I’ve written that the only logical conclusion to the Israel-Hamas war is moving towards a two-state solution. Now, let me clarify that.  

“Moving towards” does not mean Israel acknowledging Palestinian statehood now. Canada considered recognizing a Palestinian state but decided against. Reality intruded. The subject also has been broached by several European leaders. But Gaza is run by vicious Hamas. An enfeebled Palestinian Authority runs the West Bank under Israeli control. 

A two-state solution is aspirational. It demands clear-eyed vision and rock-solid patience. Despite the best of intentions expressed by the world community—Tehran the key exception—success will not be guaranteed. 

Tom Friedman noted in the March 19 New York Times (“What Schumer and Biden Got Right About Netanyahu”), “there are a million moving parts, any one of which could fail.” But the same-old-same-old risks Israel’s isolation from the world, including the United States. That would jeopardize Israeli peace and security.

This brings me to the multiple, and conflicting, opinions held by American Jews. The vast majority support Israel’s right to exist. Some want Bibi Netanyahu to continue the war to wipe out Hamas, whatever the costs to the people of Gaza. Others seek an end to the fighting. Most recognize the horrible reality blocking a cessation of hostilities. As Friedman asserts, “If you are calling for a ‘cease-fire now’ in Gaza and not a ‘cease-fire and hostage release now,’ it’s making the problem worse.”

Joe Biden has come down hard on the Israeli government while maintaining support for Israel. Biden walks a difficult line given November’s approaching election. Bibi doubtless favors Donald Trump. 

Recently, Senate majority leader Chuck Schumer (D.–N.Y.)—a stalking horse for Biden?—mixed himself into Israeli politics. Friedman notes, “What has gone so haywire in the U.S.-Netanyahu relationship that it would drive someone as sincerely devoted to Israel’s well-being as Chuck Schumer to call on Israelis to replace Netanyahu . . . ?” 

Were I in Schumer’s position, I would not have publicly called on Israelis to replace their prime minister. (Yes, I believe Bibi has to go—and soon.) Let Israelis decide. Still, Chuck Schumer is a proud Jew and a Zionist.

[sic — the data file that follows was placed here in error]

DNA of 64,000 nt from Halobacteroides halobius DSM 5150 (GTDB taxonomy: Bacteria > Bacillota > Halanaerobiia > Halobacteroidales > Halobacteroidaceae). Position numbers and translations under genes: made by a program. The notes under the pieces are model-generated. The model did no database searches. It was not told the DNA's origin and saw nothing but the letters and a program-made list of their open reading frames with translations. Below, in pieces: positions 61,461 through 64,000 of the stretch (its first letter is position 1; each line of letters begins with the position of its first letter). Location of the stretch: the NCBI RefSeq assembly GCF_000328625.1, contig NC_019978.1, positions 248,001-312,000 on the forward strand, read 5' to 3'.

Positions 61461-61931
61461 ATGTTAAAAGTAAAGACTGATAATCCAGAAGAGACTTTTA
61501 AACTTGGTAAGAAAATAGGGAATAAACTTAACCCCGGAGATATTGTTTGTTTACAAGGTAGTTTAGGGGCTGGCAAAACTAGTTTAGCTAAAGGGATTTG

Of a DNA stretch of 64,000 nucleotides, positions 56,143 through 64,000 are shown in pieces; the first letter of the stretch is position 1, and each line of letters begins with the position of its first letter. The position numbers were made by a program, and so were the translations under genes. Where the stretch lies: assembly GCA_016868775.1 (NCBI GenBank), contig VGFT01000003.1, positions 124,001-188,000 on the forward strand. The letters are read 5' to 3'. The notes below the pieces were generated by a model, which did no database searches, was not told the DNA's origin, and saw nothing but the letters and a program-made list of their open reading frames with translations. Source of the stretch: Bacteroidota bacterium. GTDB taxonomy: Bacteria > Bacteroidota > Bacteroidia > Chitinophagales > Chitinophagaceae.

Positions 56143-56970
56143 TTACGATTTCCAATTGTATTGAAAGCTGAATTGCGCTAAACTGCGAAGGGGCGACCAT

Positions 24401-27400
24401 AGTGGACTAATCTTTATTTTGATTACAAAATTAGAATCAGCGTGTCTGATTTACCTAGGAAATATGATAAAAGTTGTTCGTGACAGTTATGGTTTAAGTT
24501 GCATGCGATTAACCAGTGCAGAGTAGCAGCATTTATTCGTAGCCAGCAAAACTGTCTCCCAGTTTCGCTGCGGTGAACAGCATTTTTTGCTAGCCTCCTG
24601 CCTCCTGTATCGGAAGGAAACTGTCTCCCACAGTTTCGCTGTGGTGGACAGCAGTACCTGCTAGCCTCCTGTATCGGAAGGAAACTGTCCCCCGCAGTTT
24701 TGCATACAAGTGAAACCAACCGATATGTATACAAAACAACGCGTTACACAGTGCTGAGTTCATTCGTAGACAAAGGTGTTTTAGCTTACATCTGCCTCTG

Or is he?

In a recent podcast, Trump proclaimed, “Any Jewish person that votes for Democrats hates their religion. . . . They hate everything about Israel, and they should be ashamed of themselves because Israel will be destroyed.”

Really? About 70 percent of American Jews are traitors to Judaism and Israel? If so,  can Christian Americans trust Jews? If Jews are so vile, can they be good Americans? Should we be allowed to maintain our positions in American society? Vote?

If you’re looking for another example of antisemitism, Trump offered it. Because in his world, only one opinion holds sway, no matter how outlandish and offensive—his.

Opposite Trump, Jewish tradition upholds difference of opinion. The Talmud, in its discussions—arguments—concerning the law, always includes the minority report. Certainly, Jewish Republicans and Democrats have every right to their disparate political views. 

This November, I’ll vote for Biden and other Democrats. When it comes to America’s future, a million things also can go wrong. Trump and MAGA embody two. And tonight, I’ll be in synagogue for Kabbalat/Purim Shabbat services. I’ll also continue to be a Zionist. Go figure.

Happy Purim! And please pass on this post.

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